One of the best times of the year is almost here. It is one of the only days where you can eat all you want and not feel bad about yourself. The turkey, mashed potatoes, green beans, and of course the ever-scrumptious stuffing your mother makes promises the best meal and reminds you how lackluster Commons does the food at Harvest Dinner.
However, another tradition that has become a staple on Thanksgiving Day is the three NFL games that turkey-goers have placed countless bets on. This tradition dates way back, starting just 11 years after the end of the Civil War in 1876 when football fans all had the special day off and decided to make football a part of the day’s festivities. It started with college programs such as Yale, Princeton, and Michigan leading the Thanksgiving Day charge, followed by a brief lull in popularity in the early 19th century due to problems such as numerous rigging scandals.
Towards the 1930s, the NFL on Thanksgiving began to take real shape. While it was not as exclusive as it is today, teams such as the Chicago Bears and New York Giants took part in the festivities. After the outbreak of World War II forced a temporary cancellation of the games from 1941 to war’s end, the Packers highlighted a 13-season run by solely playing the Detroit Lions each Turkey Day.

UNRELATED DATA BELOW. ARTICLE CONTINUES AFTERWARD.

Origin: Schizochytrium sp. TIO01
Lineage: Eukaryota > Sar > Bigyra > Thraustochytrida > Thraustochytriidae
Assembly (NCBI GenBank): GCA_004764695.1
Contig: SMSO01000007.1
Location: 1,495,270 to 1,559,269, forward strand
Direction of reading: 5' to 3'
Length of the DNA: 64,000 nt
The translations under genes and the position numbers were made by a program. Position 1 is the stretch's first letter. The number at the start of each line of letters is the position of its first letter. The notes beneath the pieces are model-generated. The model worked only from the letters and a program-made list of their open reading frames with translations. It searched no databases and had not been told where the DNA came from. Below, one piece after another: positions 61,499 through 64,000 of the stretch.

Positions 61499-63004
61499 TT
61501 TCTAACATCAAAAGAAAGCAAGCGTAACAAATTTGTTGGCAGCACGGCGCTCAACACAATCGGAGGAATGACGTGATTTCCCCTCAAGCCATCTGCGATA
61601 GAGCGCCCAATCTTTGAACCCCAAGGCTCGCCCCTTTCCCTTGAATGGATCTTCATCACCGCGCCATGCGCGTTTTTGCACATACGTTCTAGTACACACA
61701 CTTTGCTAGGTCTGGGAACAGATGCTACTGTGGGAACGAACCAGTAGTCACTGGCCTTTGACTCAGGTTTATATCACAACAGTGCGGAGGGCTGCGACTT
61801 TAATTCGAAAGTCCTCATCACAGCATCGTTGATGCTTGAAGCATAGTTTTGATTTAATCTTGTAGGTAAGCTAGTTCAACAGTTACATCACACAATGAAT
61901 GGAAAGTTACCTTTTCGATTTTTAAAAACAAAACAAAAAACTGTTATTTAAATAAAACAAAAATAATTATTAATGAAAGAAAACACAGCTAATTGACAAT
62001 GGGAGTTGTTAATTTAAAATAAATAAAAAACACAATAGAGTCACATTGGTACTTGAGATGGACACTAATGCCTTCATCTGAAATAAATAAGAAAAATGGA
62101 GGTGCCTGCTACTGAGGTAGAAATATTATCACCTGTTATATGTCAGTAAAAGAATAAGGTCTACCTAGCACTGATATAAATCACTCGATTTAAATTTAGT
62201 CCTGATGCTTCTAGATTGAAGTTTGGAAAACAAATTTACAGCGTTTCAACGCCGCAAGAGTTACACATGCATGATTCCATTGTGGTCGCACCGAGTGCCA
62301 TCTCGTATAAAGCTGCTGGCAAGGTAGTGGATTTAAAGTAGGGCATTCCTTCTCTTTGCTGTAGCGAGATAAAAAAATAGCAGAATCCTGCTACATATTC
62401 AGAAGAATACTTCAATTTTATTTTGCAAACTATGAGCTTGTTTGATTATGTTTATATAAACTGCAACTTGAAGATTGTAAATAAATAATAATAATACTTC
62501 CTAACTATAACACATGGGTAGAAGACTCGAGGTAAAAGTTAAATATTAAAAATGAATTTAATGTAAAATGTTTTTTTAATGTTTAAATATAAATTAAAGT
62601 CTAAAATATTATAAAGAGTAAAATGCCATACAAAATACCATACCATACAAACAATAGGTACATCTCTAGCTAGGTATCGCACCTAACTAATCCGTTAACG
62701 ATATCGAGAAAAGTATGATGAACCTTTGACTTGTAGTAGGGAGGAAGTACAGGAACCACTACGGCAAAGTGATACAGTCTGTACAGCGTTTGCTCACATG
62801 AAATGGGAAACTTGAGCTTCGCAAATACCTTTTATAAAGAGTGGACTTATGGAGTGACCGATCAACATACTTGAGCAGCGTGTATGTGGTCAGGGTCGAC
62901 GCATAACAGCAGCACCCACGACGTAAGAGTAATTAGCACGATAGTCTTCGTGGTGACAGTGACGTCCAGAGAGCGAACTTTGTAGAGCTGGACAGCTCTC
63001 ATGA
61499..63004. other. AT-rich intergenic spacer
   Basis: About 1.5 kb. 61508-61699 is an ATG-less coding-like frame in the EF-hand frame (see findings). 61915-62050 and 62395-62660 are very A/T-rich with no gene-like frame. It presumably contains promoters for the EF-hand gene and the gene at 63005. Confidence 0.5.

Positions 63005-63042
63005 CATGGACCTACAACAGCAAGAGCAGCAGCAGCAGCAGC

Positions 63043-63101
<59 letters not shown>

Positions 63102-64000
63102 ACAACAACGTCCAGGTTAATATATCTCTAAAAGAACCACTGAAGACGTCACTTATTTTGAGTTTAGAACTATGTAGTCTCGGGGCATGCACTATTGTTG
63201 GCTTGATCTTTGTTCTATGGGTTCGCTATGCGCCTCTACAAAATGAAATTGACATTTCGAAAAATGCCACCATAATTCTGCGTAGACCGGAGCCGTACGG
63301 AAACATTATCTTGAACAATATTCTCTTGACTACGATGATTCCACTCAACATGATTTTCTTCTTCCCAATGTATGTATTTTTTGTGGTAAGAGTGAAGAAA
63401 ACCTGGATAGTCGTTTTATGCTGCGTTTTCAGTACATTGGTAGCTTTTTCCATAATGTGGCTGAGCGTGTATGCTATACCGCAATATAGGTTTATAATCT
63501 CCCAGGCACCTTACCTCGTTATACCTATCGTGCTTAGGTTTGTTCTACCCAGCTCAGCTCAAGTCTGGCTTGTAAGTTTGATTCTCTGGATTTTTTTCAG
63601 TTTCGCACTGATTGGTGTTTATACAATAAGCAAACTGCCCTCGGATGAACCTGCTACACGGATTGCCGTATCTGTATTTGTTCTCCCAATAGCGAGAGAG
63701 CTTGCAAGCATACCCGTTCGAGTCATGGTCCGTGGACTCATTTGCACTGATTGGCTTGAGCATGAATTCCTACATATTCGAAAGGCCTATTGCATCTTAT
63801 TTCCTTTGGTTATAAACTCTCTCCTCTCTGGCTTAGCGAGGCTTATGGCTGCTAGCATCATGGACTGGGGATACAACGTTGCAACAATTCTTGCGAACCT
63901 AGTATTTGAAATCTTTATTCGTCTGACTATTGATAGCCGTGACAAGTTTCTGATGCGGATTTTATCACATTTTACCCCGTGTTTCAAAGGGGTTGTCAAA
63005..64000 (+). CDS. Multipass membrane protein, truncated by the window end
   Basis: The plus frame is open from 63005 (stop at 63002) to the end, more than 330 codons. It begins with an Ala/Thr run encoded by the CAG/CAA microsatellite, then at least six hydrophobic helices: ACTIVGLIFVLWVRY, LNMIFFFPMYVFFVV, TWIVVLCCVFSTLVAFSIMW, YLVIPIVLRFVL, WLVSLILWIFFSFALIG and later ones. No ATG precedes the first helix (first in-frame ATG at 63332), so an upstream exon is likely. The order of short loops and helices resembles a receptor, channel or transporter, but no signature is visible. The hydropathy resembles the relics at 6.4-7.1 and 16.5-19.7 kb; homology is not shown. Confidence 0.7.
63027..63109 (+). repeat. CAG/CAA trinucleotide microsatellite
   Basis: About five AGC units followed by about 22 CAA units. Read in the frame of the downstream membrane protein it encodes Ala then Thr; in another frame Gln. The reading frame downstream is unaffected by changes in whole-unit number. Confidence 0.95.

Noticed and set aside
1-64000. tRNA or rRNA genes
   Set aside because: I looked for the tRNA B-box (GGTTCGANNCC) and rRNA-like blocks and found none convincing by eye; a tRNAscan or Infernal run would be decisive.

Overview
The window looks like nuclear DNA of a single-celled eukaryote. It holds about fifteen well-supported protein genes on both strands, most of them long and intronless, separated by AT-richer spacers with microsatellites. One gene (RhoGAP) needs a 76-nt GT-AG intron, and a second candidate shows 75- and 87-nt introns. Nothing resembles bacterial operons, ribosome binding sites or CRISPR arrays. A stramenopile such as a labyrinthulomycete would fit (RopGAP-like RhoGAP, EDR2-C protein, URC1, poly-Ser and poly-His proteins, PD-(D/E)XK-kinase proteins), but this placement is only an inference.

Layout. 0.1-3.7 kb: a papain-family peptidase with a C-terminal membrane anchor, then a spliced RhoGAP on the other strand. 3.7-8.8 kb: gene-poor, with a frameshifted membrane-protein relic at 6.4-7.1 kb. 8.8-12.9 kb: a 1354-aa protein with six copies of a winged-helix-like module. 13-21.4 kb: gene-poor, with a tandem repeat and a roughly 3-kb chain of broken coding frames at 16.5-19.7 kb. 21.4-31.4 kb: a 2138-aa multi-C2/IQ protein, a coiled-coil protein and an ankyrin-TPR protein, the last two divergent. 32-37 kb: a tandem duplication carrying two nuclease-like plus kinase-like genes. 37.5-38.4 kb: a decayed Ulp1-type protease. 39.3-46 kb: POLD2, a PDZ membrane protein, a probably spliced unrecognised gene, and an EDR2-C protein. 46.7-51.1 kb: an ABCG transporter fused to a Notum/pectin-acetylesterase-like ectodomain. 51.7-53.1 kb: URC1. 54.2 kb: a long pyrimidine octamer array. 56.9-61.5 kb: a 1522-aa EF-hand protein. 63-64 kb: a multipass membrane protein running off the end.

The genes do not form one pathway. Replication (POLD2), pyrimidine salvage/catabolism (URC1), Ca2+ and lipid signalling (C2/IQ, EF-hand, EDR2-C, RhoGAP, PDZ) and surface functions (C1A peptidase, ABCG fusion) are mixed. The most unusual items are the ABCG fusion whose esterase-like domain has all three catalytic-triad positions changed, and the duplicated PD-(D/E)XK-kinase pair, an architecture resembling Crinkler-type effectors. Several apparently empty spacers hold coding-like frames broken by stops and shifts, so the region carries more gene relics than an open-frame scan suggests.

From 1958 leading up to present day, the shape of Thanksgiving Day football has largely remained the same. Aside from the shuffling of teams in and out, the NFL has provided fans with significant entertainment. Stretching far beyond the confines of select NFL stadiums, it is common to see family and friends battling it out on their own gridiron before the Tryptophan hits.
In the modern day, three teams have dominated Thanksgiving airtime, including the Dallas Cowboys, Detroit Lions, and Green Bay Packers. The Philadelphia Eagles hold the best record for Thanksgiving Day games (6-0) and look to keep their streak alive against the Lions a week from tomorrow.